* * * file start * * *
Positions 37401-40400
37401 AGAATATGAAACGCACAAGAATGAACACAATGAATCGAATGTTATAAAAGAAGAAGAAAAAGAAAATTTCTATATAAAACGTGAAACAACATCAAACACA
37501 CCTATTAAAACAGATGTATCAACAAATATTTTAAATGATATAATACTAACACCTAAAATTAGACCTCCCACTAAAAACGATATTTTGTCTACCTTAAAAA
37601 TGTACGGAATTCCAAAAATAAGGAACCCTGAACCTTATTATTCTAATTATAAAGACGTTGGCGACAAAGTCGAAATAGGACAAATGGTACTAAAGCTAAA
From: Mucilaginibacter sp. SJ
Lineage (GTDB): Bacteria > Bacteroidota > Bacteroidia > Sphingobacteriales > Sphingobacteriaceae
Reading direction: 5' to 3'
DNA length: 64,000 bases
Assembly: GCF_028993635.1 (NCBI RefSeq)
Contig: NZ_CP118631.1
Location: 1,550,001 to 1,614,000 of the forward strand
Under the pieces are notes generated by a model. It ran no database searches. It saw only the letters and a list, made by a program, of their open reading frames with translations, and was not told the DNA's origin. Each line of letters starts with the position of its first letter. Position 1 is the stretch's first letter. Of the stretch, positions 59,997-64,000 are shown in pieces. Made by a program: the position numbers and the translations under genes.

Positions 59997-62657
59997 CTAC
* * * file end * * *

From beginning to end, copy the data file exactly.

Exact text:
Positions 37401-40400
37401 AGAATATGAAACGCACAAGAATGAACACAATGAATCGAATGTTATAAAAGAAGAAGAAAAAGAAAATTTCTATATAAAACGTGAAACAACATCAAACACA
37501 CCTATTAAAACAGATGTATCAACAAATATTTTAAATGATATAATACTAACACCTAAAATTAGACCTCCCACTAAAAACGATATTTTGTCTACCTTAAAAA
37601 TGTACGGAATTCCAAAAATAAGGAACCCTGAACCTTATTATTCTAATTATAAAGACGTTGGCGACAAAGTCGAAATAGGACAAATGGTACTAAAGCTAAA
From: Mucilaginibacter sp. SJ
Lineage (GTDB): Bacteria > Bacteroidota > Bacteroidia > Sphingobacteriales > Sphingobacteriaceae
Reading direction: 5' to 3'
DNA length: 64,000 bases
Assembly: GCF_028993635.1 (NCBI RefSeq)
Contig: NZ_CP118631.1
Location: 1,550,001 to 1,614,000 of the forward strand
Under the pieces are notes generated by a model. It ran no database searches. It saw only the letters and a list, made by a program, of their open reading frames with translations, and was not told the DNA's origin. Each line of letters starts with the position of its first letter. Position 1 is the stretch's first letter. Of the stretch, positions 59,997-64,000 are shown in pieces. Made by a program: the position numbers and the translations under genes.

Positions 59997-62657
59997 CTAC